Well, at the last WTO conference on the 13 December in Buenos Aires, governments were again not able to reach an agreement on how to limit illicit fishing. Big fishes are now down at 10% of 1970.And we are exploiting one third of all stocks.

It is estimated that illegal fishing puts between 10 billion and 23 billion on the black market, according to a study by 17 specialized agencies, with a full list of names. And again, governments spend 20 billion per year to finance the increase of their fishing industry…another example of how interest win on the common good.

I think now we have enough data, to realize the inability of governments to take seriously their responsibilities, because they have the necessary information to know that we are going toward a disaster.

In a normal world, Trump’s declaration that Climate control is a Chinese hoax, and it is invented against the interest of United States, should have caused more global emotion.

Also, because while Trump’s internal policies are an American question, climate is affecting all the 7.5 billion in the planet, and Trump was elected by less than a quarter of eligible voters: nearly 63 million. Too little to take decisions which affect all humankind.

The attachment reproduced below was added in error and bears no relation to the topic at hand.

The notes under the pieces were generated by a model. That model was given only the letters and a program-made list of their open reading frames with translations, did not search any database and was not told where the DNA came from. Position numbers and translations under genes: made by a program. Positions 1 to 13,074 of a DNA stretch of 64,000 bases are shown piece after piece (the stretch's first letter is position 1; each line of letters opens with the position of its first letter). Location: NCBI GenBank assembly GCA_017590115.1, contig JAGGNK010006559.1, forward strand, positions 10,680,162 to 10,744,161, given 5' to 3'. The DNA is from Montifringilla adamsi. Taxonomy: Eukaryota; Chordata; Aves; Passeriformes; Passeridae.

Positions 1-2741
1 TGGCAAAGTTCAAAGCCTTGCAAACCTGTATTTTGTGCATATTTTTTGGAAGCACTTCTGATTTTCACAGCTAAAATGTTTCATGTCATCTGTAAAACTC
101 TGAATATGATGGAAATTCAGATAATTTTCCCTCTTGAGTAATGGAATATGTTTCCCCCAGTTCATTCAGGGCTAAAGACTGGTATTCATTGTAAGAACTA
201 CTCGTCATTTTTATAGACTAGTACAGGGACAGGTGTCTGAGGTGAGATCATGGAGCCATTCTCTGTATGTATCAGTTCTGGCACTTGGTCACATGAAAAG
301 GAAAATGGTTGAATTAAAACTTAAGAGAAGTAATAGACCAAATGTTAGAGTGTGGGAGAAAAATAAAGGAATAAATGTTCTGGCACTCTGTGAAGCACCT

And now European ministers are following, as a proverb says, money speaks and ideas murmur.. And there are many who are preparing to speculate on climate change. Now that we have lost 70% of the ice of the North Pole, the maritime industry is gearing to use the Northern Route, which will cut cost and time by a 17%.

And the British wine industry, since the warming of the planet, is increasing production by 5% each year. The vineyards planted in Kent or Sussex, with a calcar soil, are now bought from producers of Champagne, who plan to move there. The UK is already producing 5 million bottles of wine and sparkling wines, which are all sold. This Christmas, local sparkling wine will exceed champagnes, caves, prosecco and other traditional Christmas drinks.

We have all seen, at no avail, the increase of hurricanes and storms, also in Europe, and a record spread of wildfires. The UN estimates that at least 800 million people will be displaced by climate change making uninhabitable several parts of the world. Where they will go? Not to the United States or Europe, where they are seen as invaders.